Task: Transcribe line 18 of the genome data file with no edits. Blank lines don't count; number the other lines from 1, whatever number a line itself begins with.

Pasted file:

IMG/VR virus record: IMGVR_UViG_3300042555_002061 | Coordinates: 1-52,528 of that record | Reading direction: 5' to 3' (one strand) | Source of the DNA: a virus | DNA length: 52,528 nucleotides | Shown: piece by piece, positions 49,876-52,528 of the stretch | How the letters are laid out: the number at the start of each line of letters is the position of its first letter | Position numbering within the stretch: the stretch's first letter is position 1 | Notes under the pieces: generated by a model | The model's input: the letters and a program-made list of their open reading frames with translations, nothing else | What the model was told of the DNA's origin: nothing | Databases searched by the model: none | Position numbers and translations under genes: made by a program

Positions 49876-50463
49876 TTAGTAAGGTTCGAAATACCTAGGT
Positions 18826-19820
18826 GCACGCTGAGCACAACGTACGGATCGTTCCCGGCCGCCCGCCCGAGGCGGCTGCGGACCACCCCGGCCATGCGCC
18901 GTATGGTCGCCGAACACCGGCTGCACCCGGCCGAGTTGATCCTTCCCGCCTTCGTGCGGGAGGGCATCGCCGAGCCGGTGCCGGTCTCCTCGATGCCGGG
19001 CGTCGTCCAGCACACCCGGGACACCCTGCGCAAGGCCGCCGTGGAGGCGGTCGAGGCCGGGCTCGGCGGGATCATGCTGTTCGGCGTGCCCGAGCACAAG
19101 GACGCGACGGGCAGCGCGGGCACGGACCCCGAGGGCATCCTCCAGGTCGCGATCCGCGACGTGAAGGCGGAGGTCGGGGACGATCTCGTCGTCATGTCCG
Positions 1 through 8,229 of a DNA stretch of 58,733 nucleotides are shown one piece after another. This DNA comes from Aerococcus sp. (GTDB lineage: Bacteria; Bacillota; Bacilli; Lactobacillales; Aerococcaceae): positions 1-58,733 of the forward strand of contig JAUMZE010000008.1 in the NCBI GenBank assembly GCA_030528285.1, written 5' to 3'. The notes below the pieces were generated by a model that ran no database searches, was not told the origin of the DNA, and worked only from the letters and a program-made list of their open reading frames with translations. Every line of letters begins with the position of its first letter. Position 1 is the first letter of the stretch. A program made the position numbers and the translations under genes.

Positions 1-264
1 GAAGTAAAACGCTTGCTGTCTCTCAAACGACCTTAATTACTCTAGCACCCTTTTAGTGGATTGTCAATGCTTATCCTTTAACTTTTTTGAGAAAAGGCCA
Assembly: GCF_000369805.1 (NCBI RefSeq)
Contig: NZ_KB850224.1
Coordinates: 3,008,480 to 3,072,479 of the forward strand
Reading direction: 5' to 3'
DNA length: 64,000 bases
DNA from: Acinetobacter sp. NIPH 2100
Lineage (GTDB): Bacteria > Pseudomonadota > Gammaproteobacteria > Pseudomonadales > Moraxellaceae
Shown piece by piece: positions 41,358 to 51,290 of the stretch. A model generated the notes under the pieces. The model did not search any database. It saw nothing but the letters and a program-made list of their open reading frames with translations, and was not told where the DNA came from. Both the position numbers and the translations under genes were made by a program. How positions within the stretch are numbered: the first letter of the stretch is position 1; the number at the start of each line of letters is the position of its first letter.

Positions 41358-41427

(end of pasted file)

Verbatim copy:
Lineage (GTDB): Bacteria > Pseudomonadota > Gammaproteobacteria > Pseudomonadales > Moraxellaceae